If your dog has had contact with a potentially rabid animal, such as a raccoon, bat, or wolf, you need to take action. You should contact a veterinarian and have your pet treated. Fortunately, you can get your dog vaccinated against rabies through a series of shots over a number of months or through a series of IV treatments. The vaccine can prevent the transmission of rabies and is given in your dog’s weight class. Each shot should be given in a series, and boosters can be given until your dog is three years old. However, if you have more than one pet, you should first get them vaccinated. Otherwise, any bite or scratch your dog may have received to that other pet could lead to rabies in that pet. Although the disease is not very common, you should not take the risk with your dog.

What if I Think a Rabid Animal Has Bitten Me?

Most likely, your dog was bitten by a rabid animal. If you think your dog has been bitten by a wild animal, he or she should not be around wild animals. If you are bitten or scratched by an animal that is not known to be rabid, you should follow these steps to seek medical attention: Put cotton or gauze over the area and try to keep your dog still. This will stop the swelling. After you’ve applied the gauze, immobilize your dog in a safe location and call your local animal control department to help you get medical treatment. Call your veterinarian right away if your dog has been bitten by a dog, cat, or other animal that is known to be rabid. Your veterinarian may need to administer a shot of anti-rabies vaccine.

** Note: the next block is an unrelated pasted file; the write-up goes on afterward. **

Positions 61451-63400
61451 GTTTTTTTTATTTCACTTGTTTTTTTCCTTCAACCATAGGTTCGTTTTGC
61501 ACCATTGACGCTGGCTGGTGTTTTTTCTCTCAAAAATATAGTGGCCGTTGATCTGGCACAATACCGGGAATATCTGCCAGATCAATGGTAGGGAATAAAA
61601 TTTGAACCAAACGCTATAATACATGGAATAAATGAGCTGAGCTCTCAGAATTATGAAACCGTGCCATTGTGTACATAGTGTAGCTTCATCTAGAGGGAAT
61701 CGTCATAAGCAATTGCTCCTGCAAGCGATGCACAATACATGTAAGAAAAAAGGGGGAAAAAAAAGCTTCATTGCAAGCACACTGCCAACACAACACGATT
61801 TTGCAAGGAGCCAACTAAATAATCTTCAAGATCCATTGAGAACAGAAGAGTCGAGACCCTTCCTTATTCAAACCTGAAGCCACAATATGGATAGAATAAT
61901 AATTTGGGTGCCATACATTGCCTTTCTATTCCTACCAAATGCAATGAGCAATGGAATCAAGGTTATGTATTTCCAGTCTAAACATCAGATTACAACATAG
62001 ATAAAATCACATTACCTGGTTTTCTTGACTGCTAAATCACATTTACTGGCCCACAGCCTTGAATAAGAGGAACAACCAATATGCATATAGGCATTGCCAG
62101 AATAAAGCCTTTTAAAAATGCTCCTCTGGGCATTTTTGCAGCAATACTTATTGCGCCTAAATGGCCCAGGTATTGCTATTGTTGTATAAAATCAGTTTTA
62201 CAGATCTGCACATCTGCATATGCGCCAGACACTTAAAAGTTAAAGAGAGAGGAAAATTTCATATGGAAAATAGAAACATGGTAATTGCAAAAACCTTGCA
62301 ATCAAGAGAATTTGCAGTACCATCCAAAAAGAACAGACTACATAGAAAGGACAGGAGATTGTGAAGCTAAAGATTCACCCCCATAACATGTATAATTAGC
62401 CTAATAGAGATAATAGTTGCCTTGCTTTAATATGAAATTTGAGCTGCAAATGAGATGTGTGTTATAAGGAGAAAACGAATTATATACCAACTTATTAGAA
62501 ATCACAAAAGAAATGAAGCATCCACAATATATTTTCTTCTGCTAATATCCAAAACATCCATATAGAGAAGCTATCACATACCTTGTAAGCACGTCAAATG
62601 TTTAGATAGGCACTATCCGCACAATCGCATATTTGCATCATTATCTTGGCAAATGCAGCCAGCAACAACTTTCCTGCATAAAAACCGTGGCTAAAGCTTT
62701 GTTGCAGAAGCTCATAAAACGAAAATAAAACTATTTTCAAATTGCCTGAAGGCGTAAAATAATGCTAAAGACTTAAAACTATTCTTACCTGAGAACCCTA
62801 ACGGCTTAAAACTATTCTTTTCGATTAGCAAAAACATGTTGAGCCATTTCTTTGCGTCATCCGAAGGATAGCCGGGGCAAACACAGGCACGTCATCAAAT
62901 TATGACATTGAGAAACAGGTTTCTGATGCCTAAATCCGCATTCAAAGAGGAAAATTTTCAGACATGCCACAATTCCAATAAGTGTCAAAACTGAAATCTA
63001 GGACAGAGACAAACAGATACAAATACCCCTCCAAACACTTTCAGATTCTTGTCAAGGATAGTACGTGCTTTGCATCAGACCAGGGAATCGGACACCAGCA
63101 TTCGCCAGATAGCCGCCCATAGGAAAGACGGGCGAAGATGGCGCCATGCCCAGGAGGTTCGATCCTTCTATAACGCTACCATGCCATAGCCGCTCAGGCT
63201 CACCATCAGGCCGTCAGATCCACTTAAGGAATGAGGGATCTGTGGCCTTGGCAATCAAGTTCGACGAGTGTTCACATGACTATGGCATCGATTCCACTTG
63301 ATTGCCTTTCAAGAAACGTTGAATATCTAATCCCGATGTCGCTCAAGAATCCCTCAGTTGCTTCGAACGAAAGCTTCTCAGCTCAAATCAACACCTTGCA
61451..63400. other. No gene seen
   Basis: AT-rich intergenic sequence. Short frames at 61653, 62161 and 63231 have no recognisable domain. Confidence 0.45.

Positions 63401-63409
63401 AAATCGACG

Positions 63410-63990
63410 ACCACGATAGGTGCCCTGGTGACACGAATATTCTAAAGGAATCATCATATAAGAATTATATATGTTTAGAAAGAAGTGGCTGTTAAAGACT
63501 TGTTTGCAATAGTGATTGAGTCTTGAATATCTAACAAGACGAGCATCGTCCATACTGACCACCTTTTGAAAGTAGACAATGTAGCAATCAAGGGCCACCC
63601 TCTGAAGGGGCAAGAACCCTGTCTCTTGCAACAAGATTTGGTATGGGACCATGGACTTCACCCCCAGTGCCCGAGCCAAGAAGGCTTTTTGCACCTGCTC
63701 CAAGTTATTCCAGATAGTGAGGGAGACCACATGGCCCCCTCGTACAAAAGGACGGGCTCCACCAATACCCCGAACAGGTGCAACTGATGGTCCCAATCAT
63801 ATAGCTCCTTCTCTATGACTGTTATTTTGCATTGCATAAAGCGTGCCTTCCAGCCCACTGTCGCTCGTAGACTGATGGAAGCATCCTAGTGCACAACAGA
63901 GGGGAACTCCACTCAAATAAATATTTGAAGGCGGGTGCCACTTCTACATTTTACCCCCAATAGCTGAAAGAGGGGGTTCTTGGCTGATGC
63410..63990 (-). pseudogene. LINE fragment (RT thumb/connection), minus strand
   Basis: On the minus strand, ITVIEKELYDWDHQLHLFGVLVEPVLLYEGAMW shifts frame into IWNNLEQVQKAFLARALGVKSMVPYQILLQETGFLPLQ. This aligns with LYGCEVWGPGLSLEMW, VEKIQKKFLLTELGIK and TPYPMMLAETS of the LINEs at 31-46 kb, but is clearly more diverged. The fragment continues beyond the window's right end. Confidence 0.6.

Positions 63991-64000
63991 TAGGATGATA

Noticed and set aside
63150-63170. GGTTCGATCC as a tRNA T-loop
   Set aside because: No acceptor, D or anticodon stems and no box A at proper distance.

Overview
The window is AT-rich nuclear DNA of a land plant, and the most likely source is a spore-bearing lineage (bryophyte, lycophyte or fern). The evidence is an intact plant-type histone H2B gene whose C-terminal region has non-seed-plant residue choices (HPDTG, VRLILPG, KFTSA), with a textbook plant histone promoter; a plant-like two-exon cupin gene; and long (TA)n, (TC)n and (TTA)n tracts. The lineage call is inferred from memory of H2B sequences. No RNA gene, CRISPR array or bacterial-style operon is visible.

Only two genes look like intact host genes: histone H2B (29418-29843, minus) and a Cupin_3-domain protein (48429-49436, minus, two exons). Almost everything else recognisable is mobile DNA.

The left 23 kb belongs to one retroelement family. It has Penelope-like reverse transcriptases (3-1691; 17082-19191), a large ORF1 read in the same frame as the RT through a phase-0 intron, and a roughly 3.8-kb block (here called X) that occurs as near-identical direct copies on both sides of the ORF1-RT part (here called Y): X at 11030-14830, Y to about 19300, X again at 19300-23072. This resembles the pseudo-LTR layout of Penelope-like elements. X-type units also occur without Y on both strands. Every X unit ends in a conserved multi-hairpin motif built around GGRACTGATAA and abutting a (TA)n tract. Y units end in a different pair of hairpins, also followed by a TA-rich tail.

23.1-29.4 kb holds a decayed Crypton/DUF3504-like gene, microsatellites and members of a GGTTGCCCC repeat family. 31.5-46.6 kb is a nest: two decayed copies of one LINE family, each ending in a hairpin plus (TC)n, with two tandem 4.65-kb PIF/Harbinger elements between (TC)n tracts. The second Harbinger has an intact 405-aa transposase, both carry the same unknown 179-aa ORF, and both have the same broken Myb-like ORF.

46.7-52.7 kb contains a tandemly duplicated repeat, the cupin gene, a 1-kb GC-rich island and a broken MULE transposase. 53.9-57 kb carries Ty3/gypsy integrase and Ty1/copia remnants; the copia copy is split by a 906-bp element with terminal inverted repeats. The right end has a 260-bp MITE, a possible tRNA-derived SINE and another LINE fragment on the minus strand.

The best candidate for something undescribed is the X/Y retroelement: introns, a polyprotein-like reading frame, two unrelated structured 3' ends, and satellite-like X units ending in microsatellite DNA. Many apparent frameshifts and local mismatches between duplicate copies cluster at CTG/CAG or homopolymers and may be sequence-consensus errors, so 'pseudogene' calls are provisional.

What Exactly is Rabies?

Rabies is an infectious disease that is caused by the rabies virus. The rabies virus causes inflammation of the brain. Those who have the disease usually die from encephalitis (inflammation of the brain) or tissue death (cerebral die-off). The rabies virus causes the death of the brain cells. It kills brain cells without any outward signs of the disease. Symptoms Those who have rabies will usually show symptoms before the disease has progressed. Signs of rabies usually appear in the first 30 days after an infected animal bites or scratches you or another person. Other symptoms of rabies include fever, confusion, anxiety, aggressiveness, abnormal behavior, hallucinations, agitation, excitability, seizures, and difficulty swallowing.